|10/04/2013 - 10:48am||52-10||
|08/03/2010 - 1:20am||Incomplete data issue||
"Year three, statistically speaking, is when it all starts to come together—when the no-longer-new coach's recruits and systems settle into place, and the team reaches new heights. The records of college football's current major-conference coaches bear this out: They had a .548 win percentage in years one and two combined, then a .627 mark in year three."
This quote above is missing something, specifically all the coaches who got fired. Counting only the coaches who are currenlty coaching alters the data set in such a way that this stat is in no way predictive or even a fair measure of what actually happens in year 3 for a coach. Coaches get fired after bad years and fall out of this stat, thus raising the winning percentage of the coaches who still have jobs. Here is a short list of coaches who had 3rd years that were bad and are not included in that .627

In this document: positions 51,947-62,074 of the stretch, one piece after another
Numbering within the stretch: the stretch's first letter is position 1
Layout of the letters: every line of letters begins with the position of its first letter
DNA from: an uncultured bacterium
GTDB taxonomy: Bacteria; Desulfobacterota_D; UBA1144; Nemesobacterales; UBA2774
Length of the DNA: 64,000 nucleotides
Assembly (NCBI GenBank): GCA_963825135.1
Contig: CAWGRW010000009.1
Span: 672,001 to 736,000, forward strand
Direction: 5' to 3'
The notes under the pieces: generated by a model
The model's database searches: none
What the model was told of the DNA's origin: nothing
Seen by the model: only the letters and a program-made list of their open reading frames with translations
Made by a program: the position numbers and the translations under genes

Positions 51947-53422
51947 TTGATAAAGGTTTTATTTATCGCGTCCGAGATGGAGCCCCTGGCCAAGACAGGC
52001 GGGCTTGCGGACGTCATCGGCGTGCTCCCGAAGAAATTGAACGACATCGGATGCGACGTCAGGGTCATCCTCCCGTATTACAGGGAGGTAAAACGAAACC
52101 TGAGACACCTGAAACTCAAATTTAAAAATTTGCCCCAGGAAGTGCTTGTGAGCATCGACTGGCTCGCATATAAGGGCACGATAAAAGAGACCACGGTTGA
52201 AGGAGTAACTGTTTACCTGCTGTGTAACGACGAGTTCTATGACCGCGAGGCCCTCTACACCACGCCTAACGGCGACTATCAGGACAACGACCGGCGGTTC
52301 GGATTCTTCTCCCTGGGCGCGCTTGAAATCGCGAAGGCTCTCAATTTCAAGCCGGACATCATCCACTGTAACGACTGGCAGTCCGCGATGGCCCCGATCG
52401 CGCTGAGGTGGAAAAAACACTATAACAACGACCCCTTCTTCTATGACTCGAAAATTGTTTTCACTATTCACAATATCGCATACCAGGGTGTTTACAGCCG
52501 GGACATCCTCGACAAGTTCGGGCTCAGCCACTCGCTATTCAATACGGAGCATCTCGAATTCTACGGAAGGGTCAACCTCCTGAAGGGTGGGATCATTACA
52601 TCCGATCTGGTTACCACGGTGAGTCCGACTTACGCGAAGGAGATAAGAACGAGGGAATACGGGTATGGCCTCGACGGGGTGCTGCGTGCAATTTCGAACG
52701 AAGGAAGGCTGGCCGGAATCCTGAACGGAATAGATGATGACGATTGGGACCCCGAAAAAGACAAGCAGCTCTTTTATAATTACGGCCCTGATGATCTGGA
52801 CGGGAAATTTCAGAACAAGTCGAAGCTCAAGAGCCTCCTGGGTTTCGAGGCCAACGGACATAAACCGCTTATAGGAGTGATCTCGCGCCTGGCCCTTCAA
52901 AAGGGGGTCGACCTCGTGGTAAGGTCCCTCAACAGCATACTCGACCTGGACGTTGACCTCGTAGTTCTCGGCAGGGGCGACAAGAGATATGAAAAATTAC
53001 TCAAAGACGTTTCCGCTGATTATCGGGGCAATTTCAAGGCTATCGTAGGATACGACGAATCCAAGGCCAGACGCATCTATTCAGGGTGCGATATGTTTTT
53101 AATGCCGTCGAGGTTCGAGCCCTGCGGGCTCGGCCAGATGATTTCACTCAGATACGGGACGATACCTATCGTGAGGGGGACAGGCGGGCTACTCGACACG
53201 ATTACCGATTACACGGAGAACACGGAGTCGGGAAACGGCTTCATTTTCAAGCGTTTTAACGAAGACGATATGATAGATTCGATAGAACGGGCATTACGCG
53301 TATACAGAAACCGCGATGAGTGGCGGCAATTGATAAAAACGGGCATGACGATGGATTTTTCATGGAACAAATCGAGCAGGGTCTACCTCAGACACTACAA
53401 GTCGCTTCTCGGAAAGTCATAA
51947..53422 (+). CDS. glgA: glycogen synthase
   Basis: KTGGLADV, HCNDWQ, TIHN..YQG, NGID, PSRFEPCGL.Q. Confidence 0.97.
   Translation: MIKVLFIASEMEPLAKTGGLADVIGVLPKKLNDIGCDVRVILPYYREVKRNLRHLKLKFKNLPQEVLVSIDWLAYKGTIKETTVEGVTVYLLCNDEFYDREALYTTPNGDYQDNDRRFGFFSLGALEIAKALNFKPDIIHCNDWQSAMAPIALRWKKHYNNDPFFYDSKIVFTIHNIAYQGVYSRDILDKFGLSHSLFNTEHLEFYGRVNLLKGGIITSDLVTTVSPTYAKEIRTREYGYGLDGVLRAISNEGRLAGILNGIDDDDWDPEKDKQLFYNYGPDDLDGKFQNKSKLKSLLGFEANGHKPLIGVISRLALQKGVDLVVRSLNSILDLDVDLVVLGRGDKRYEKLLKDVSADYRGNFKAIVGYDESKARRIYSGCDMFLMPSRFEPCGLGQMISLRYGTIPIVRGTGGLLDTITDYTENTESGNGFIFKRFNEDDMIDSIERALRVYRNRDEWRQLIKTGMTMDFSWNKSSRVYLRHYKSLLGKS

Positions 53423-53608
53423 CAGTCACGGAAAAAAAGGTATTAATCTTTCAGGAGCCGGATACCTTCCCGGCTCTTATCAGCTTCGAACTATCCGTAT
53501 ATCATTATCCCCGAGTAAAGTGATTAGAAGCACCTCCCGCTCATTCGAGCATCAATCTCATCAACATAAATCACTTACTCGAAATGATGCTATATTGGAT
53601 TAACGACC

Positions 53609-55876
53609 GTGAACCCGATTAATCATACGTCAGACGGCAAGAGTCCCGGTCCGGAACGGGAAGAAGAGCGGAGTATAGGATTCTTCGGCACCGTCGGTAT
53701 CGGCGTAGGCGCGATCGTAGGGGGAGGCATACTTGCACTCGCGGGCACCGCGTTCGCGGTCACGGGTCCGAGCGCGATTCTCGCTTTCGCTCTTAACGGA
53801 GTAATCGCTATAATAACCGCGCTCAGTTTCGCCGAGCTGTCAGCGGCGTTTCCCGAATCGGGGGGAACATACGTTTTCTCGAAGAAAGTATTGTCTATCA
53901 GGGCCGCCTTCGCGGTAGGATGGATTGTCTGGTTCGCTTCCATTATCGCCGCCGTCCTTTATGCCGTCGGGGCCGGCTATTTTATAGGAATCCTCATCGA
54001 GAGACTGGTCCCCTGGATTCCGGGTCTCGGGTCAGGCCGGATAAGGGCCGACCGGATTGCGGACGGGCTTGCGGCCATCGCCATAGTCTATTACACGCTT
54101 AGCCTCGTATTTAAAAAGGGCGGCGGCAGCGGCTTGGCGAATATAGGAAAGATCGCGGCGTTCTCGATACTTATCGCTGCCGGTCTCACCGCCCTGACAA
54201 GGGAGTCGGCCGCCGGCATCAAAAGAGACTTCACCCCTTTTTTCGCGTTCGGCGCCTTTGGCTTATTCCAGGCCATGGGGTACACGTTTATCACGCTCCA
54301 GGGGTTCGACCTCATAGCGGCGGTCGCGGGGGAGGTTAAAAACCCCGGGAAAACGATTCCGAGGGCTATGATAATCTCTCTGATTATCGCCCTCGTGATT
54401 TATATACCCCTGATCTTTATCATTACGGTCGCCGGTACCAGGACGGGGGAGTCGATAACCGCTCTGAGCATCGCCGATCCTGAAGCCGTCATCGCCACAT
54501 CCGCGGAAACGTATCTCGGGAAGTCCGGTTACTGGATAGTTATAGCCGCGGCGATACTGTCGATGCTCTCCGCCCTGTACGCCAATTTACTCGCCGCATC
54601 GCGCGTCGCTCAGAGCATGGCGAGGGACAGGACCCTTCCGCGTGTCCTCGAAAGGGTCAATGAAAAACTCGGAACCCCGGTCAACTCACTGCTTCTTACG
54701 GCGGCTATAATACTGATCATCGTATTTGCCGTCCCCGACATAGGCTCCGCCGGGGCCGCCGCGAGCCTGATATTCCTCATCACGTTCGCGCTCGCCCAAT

John L Smith (5-7 in 2005)
Bobby Williams (3-6 in 2002 before getting fired)
Charlie Weis (3-9 in 2007)
Gerry DiNardo (3-8 in 2004)
All had sub-.500 records in their 3rd year. All are now gone. As a matter of fact, Ty Willingham had sub-.500 records twice in his 3rd year at a school and one school where he was 6-5 in the 3rd year. Any of those seasons would drag down that .627 average.
For the record, I'm growing accustomed to RichRod and hope he does well. Just, these numbers are argh to me.